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Corporate leverage returns to pre-pandemic levels By Reuters


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By Yoruk Bahceli

(Reuters) – U.S. and European companies have marked another milestone in their road to recovery from COVID-19, seeing their debt levels relative to profits tumbling to the lowest since before the pandemic erupted in 2020.

The net leverage is a measure of financial health. It’s a percentage of EBITDA (earnings before interest, taxes depreciation, amortization) that represents the company’s net debt.

According to BNP Paribas, the U.S. investment-grade companies saw their net leverage fall in the second quarter. This is the lowest level since 2018. European leverage has been the lowest since 2019.

This is good news for the corporate debt market, as it shows that segments with low ratings are performing better this year. It also signals normalising credit quality.

Viktor Hjort from BNP Paribas, global head for credit strategy, said that the earnings recovery was much faster than we expected. This is partly due to corporate earnings becoming increasingly COVID immune.

Graphic: Corporate leverage at pre-pandemic levels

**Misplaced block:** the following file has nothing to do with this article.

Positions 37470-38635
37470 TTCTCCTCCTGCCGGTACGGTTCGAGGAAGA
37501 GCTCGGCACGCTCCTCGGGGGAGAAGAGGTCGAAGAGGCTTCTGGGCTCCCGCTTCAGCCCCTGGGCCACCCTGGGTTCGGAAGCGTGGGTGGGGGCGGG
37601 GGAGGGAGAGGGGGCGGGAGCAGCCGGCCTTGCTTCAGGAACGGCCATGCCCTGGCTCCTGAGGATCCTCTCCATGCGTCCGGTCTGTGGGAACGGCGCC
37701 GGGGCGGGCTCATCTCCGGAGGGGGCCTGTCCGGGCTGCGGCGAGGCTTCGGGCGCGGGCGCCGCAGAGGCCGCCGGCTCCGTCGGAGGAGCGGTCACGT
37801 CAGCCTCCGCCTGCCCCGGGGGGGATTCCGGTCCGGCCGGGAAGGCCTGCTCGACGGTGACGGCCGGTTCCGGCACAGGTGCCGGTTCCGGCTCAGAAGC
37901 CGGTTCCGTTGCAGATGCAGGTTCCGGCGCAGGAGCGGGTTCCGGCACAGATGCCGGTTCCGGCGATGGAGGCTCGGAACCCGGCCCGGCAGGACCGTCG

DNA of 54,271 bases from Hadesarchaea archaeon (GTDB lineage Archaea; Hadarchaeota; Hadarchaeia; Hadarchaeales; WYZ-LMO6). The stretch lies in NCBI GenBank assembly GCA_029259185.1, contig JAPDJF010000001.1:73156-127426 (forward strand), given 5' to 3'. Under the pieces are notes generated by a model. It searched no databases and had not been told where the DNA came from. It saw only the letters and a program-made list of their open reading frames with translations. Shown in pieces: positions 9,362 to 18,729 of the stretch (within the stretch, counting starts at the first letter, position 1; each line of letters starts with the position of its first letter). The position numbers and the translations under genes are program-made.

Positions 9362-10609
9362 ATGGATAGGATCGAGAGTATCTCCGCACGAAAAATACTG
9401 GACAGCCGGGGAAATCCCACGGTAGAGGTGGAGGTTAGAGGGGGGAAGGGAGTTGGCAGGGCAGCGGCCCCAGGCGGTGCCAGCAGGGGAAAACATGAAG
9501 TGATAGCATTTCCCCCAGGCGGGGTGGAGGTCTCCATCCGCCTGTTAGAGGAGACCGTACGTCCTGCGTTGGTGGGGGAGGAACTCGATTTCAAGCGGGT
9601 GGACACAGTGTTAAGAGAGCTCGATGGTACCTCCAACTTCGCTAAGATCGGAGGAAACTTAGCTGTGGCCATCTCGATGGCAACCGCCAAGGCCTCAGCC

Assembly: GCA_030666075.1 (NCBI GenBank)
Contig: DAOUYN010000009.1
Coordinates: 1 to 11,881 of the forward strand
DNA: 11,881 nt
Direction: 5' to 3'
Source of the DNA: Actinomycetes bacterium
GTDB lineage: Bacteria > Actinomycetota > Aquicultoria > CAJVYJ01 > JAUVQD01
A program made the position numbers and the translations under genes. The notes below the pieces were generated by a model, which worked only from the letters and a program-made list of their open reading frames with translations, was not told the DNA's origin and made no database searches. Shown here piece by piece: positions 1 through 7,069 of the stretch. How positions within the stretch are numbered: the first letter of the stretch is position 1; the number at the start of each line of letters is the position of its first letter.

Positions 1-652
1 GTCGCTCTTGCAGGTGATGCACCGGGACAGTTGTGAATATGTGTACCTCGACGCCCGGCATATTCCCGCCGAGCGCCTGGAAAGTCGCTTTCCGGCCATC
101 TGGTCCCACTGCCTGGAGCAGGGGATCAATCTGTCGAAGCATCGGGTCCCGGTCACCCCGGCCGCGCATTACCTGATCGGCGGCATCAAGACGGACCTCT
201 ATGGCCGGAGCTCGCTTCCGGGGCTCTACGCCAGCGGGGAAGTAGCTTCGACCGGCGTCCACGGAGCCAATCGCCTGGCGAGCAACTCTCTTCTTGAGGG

Earnings at and companies are already some 40% above pre-pandemic levels, according to Refinitiv, with the vast majority of companies beating forecasts.

According to BNP data, the U.S. has seen its leverage drop fastest among firms that have “junk” credit ratings or are below the BBB level.

Analyst at Schroeders Asset Manager Kristjan Mae said deleveraging in U.S. investment grade companies could be attributed to high earnings growth. However, junk and high-yield businesses “have been taking proactive steps as illustrated by their negative debt growth.”

According to data from BofA, U.S. high-yield debt had fallen 1.3% in August compared with the previous year.

Mae said in a memo that some lower-rated companies were under pressure to reduce leverage.

Graphic: Total U.S. junk debt falls

BNP Paribas data also shows that quick ratios – effectively an indication of how quickly a borrower can pay off short-term obligations with available liquidity – are well above pre-pandemic levels.

Although the U.S. quick ratio is down slightly to 95% from its 10-year peak, it remains at 84% in Europe, which may be due to European companies being anxious about a slower economic recovery.

Hjort explained that it speaks of corporations that still haven’t recovered their confidence and that act as if there is a “pandemic” or are not certain they’ll have the same access to financing as before COVID.

Janus Henderson reported that $5.2 trillion is held by companies around the world. It was a result both of large-scale precautionary borrowings and spending cautiously during pandemic months.

However, spending on dividends has increased and capex expenditures have increased. Cash balances will need to decline. Global capital expenditure is set for the best year since 2007, says S&P Global (NYSE:), predicting a 13% surge.

Hjort stated that the European process will be slower, and could lead to a better performance of the regional corporate bonds in the months ahead.

Graphic: Corporate liquidity ratios remain elevated